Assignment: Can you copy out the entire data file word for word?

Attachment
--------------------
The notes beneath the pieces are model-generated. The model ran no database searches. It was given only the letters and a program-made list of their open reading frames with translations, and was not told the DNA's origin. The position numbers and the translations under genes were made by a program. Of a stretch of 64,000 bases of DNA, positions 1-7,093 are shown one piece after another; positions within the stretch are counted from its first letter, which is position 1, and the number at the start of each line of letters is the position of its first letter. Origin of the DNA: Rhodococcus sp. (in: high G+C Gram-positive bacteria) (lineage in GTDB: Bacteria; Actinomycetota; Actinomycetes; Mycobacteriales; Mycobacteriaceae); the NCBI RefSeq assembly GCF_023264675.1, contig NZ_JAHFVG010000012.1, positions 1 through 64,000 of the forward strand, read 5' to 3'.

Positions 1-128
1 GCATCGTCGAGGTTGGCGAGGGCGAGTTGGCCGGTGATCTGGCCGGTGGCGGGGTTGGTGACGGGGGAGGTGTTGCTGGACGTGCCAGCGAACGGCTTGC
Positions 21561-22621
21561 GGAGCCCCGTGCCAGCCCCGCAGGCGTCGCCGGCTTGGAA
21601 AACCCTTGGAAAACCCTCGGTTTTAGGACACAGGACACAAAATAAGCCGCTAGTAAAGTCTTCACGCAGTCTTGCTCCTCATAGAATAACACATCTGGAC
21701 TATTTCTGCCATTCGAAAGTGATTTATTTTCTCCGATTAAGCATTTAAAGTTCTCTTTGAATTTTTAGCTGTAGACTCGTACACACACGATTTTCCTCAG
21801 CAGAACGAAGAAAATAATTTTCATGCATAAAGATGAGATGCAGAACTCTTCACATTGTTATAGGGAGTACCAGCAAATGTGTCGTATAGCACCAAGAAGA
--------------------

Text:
The notes beneath the pieces are model-generated. The model ran no database searches. It was given only the letters and a program-made list of their open reading frames with translations, and was not told the DNA's origin. The position numbers and the translations under genes were made by a program. Of a stretch of 64,000 bases of DNA, positions 1-7,093 are shown one piece after another; positions within the stretch are counted from its first letter, which is position 1, and the number at the start of each line of letters is the position of its first letter. Origin of the DNA: Rhodococcus sp. (in: high G+C Gram-positive bacteria) (lineage in GTDB: Bacteria; Actinomycetota; Actinomycetes; Mycobacteriales; Mycobacteriaceae); the NCBI RefSeq assembly GCF_023264675.1, contig NZ_JAHFVG010000012.1, positions 1 through 64,000 of the forward strand, read 5' to 3'.

Positions 1-128
1 GCATCGTCGAGGTTGGCGAGGGCGAGTTGGCCGGTGATCTGGCCGGTGGCGGGGTTGGTGACGGGGGAGGTGTTGCTGGACGTGCCAGCGAACGGCTTGC
Positions 21561-22621
21561 GGAGCCCCGTGCCAGCCCCGCAGGCGTCGCCGGCTTGGAA
21601 AACCCTTGGAAAACCCTCGGTTTTAGGACACAGGACACAAAATAAGCCGCTAGTAAAGTCTTCACGCAGTCTTGCTCCTCATAGAATAACACATCTGGAC
21701 TATTTCTGCCATTCGAAAGTGATTTATTTTCTCCGATTAAGCATTTAAAGTTCTCTTTGAATTTTTAGCTGTAGACTCGTACACACACGATTTTCCTCAG
21801 CAGAACGAAGAAAATAATTTTCATGCATAAAGATGAGATGCAGAACTCTTCACATTGTTATAGGGAGTACCAGCAAATGTGTCGTATAGCACCAAGAAGA